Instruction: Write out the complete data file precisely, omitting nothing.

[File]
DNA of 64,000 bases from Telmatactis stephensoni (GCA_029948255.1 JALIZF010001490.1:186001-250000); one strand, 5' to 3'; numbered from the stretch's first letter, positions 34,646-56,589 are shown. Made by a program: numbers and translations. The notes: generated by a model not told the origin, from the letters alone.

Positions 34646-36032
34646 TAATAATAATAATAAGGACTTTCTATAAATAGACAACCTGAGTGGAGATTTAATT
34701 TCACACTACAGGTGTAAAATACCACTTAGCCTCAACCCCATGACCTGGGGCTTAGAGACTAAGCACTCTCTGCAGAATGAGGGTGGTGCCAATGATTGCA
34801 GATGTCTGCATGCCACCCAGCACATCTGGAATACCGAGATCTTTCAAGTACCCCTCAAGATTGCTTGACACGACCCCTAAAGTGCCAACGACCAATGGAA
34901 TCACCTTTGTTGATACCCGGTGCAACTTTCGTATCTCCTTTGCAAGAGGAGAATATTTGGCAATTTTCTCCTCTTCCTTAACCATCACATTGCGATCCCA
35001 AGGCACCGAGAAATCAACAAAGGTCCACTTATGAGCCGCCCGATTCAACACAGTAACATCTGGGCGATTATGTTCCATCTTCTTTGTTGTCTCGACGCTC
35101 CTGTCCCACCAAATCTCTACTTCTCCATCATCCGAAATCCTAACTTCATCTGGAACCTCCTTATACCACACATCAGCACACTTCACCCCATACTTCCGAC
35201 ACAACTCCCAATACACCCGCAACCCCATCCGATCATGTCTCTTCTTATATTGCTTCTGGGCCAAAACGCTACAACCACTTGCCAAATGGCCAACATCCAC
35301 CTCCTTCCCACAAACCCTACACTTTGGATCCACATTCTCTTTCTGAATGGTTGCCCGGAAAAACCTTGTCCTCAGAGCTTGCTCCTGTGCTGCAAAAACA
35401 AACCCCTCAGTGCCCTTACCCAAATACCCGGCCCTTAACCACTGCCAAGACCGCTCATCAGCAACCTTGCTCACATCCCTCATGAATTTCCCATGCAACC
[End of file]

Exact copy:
DNA of 64,000 bases from Telmatactis stephensoni (GCA_029948255.1 JALIZF010001490.1:186001-250000); one strand, 5' to 3'; numbered from the stretch's first letter, positions 34,646-56,589 are shown. Made by a program: numbers and translations. The notes: generated by a model not told the origin, from the letters alone.

Positions 34646-36032
34646 TAATAATAATAATAAGGACTTTCTATAAATAGACAACCTGAGTGGAGATTTAATT
34701 TCACACTACAGGTGTAAAATACCACTTAGCCTCAACCCCATGACCTGGGGCTTAGAGACTAAGCACTCTCTGCAGAATGAGGGTGGTGCCAATGATTGCA
34801 GATGTCTGCATGCCACCCAGCACATCTGGAATACCGAGATCTTTCAAGTACCCCTCAAGATTGCTTGACACGACCCCTAAAGTGCCAACGACCAATGGAA
34901 TCACCTTTGTTGATACCCGGTGCAACTTTCGTATCTCCTTTGCAAGAGGAGAATATTTGGCAATTTTCTCCTCTTCCTTAACCATCACATTGCGATCCCA
35001 AGGCACCGAGAAATCAACAAAGGTCCACTTATGAGCCGCCCGATTCAACACAGTAACATCTGGGCGATTATGTTCCATCTTCTTTGTTGTCTCGACGCTC
35101 CTGTCCCACCAAATCTCTACTTCTCCATCATCCGAAATCCTAACTTCATCTGGAACCTCCTTATACCACACATCAGCACACTTCACCCCATACTTCCGAC
35201 ACAACTCCCAATACACCCGCAACCCCATCCGATCATGTCTCTTCTTATATTGCTTCTGGGCCAAAACGCTACAACCACTTGCCAAATGGCCAACATCCAC
35301 CTCCTTCCCACAAACCCTACACTTTGGATCCACATTCTCTTTCTGAATGGTTGCCCGGAAAAACCTTGTCCTCAGAGCTTGCTCCTGTGCTGCAAAAACA
35401 AACCCCTCAGTGCCCTTACCCAAATACCCGGCCCTTAACCACTGCCAAGACCGCTCATCAGCAACCTTGCTCACATCCCTCATGAATTTCCCATGCAACC